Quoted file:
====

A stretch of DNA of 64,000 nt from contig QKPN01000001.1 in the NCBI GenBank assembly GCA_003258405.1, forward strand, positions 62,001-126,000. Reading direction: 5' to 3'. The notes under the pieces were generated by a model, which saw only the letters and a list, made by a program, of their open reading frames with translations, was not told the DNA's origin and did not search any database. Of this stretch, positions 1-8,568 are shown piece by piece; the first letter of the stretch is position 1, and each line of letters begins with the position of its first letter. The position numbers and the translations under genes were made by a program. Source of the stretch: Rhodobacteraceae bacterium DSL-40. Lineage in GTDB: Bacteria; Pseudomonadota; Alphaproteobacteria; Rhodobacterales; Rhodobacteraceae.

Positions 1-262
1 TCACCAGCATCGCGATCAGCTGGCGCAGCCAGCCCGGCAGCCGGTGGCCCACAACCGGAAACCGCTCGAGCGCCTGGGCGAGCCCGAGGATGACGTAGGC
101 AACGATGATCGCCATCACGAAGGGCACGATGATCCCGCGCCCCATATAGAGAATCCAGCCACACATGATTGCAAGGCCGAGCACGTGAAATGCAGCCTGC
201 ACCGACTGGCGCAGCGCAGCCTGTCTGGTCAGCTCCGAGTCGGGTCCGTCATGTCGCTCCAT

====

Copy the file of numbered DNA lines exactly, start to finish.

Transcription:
A stretch of DNA of 64,000 nt from contig QKPN01000001.1 in the NCBI GenBank assembly GCA_003258405.1, forward strand, positions 62,001-126,000. Reading direction: 5' to 3'. The notes under the pieces were generated by a model, which saw only the letters and a list, made by a program, of their open reading frames with translations, was not told the DNA's origin and did not search any database. Of this stretch, positions 1-8,568 are shown piece by piece; the first letter of the stretch is position 1, and each line of letters begins with the position of its first letter. The position numbers and the translations under genes were made by a program. Source of the stretch: Rhodobacteraceae bacterium DSL-40. Lineage in GTDB: Bacteria; Pseudomonadota; Alphaproteobacteria; Rhodobacterales; Rhodobacteraceae.

Positions 1-262
1 TCACCAGCATCGCGATCAGCTGGCGCAGCCAGCCCGGCAGCCGGTGGCCCACAACCGGAAACCGCTCGAGCGCCTGGGCGAGCCCGAGGATGACGTAGGC
101 AACGATGATCGCCATCACGAAGGGCACGATGATCCCGCGCCCCATATAGAGAATCCAGCCACACATGATTGCAAGGCCGAGCACGTGAAATGCAGCCTGC
201 ACCGACTGGCGCAGCGCAGCCTGTCTGGTCAGCTCCGAGTCGGGTCCGTCATGTCGCTCCAT